Diver-sized soft corals and huge, golden gorgonian fans blanket sheer undersea walls that plummet 3,000 feet on the outer side of the atoll. This is the domain of hammerhead, whitetip and gray reef sharks attracted by the large schools of trevally, mackerel and tuna. In sharp contrast, clouds of small reef fish float above the kaleidoscope of colorful coral gardens that crowd the shallow lagoon inside the reef. Manta and eagle rays, green turtles and schools of barracuda patrol the deep cuts through the fringing reef.
After sailing all night, we arrived at Osprey Reef early in the morning and dropped anchor in the calm waters of the 100-foot-deep lagoon. We started our two-day Osprey Reef adventure with an orientation dive at False Entrance, a deep gully on the western side of the lagoon. The large school of barracuda that blocked the gully entrance slowly parted as we swam through. A few fin kicks beyond the barracuda, a giant manta filtered plankton from the mild current running through the gully. Below it an 8-foot whitetip shark rested on the sandy bottom. Not a bad way to start a day of diving.
The highlight of our trip took place on the last day on Osprey Reef at a popular shark site called North Horn on the northern edge of the atoll. The site features a large coral amphitheater where the Pacific current bends around the reef. We formed a tight semi-circle on the bottom, our backs to the coral wall. A dozen or so silvertip, whitetip and gray sharks circled slowly over our heads as we settled in.
Once in position, a crew member on the boat above lowered a sealed garbage can of fish heads and scraps to the reef about 20 feet from us. Within seconds, 40 to 50 anxious sharks started circling and bumping the bin, trying to dislodge fish scraps through the small holes punched in the can’s side. Then our dive guide pulled a rope that released the can’s cover, and all heck broke loose.
Fish heads were flying everywhere as shark after shark tore into the scraps. The scrap fish ball quickly morphed into a shark ball of fins and slashing teeth. You could actually hear the sharks crunching down on the heads. A couple of large moray eels, some big jacks and a huge potato cod also joined the frenzied feast.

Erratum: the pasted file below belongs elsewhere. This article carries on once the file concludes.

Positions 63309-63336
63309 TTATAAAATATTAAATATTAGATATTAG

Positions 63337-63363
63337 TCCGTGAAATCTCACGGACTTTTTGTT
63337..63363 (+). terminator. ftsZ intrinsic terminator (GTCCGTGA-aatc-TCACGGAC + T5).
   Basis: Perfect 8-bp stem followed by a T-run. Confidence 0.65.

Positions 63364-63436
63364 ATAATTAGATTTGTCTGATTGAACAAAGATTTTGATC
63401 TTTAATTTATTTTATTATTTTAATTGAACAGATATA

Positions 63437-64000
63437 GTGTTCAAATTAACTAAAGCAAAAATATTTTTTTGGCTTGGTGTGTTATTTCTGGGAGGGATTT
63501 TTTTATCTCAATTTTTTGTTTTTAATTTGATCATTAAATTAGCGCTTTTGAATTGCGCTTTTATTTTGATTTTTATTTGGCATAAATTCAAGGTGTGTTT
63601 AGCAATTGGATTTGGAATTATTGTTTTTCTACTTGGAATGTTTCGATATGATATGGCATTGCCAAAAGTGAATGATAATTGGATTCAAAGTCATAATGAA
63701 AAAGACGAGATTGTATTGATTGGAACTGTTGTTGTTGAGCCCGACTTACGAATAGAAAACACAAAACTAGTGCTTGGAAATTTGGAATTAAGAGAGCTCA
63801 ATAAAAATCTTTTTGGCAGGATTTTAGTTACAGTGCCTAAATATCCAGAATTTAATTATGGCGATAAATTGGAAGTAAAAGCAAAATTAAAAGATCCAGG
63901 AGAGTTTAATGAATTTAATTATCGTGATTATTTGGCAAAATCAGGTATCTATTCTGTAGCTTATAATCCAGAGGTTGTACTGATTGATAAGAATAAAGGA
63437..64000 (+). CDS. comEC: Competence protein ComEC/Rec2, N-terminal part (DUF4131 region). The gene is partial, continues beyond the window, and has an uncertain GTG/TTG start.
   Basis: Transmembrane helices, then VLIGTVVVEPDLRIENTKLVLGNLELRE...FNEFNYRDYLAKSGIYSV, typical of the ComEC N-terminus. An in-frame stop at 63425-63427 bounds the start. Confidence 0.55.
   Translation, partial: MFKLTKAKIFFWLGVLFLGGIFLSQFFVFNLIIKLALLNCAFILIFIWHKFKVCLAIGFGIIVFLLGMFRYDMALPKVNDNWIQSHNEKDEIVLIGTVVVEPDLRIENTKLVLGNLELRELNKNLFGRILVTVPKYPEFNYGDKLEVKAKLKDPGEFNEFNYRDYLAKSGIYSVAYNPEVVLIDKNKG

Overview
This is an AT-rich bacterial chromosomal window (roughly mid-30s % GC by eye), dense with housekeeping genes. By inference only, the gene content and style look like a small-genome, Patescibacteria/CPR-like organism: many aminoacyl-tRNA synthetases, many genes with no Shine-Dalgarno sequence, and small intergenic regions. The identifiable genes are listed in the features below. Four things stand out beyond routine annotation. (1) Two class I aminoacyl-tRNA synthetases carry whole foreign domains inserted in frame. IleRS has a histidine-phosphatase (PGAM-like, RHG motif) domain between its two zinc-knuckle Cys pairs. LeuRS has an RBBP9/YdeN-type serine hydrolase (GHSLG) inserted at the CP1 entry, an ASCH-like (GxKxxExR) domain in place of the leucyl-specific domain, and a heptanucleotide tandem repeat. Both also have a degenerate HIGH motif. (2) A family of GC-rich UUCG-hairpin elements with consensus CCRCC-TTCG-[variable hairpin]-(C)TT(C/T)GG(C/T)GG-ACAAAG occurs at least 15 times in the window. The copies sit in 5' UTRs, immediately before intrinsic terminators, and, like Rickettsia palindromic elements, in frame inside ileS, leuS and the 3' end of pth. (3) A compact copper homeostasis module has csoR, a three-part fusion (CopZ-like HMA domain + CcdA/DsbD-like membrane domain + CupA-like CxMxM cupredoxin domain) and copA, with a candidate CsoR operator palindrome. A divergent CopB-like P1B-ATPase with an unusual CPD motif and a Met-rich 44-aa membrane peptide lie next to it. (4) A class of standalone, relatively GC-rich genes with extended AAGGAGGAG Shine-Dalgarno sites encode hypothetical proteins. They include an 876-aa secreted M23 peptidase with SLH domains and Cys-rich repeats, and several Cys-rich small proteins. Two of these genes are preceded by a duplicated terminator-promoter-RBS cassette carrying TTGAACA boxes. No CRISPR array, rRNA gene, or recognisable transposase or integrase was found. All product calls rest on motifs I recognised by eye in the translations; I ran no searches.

It was one of the most electrifying dives in my 25 years of diving, a high-voltage experience with big sharks and jacks passing within touching distance. It took about five minutes for the last fish scrap to disappear into a shark’s mouth, and the crew hoisted the banged-up bin up to the boat. The sharks followed the can part of the way up, but dropped back and resumed a more relaxed behavior, slowly swimming around us — perhaps hoping for an encore.
Two days later, we were back on the main reef exploring more sedate sites, the memories of the sharks still lingering in our minds.
The Great Barrier Reef offers spectacular year-round diving experiences, but some months command more attention. Hundreds of dwarf minke whales migrate to these waters from May to July to mate and bear young. Making close eye contact underwater with one of these great mammals and feeling their vocalizations reverberating through your chest is as good as it gets. October to December is coral spawning time. Spawning occurs at night when the coral polyps release clouds of sperm and eggs into the water column. All this food in the water attracts thick schools of baitfish, which in turn draw in the big pelagic fish. February to May (Australia’s fall) offers cooler temperatures, excellent visibility and lots of reef fish activity.
Info To Go
Major airlines offer daily flights from U.S. gateways into Cairns International Airport (CNS). Port Douglas Airport (PTI) is an hour’s drive north of Cairns. Many dive operators offer a variety of multiday dive trips on the Great Barrier Reef. These include Mike Ball Dive Expeditions (www.mikeball.com), Taka Dive (www.mikeball.com), Silver Series (www.silverseries.com.au) and Spirit of Freedom (www.spiritoffreedom .com.au). For more information, visit www.australia.com and www.cairns.aust.com.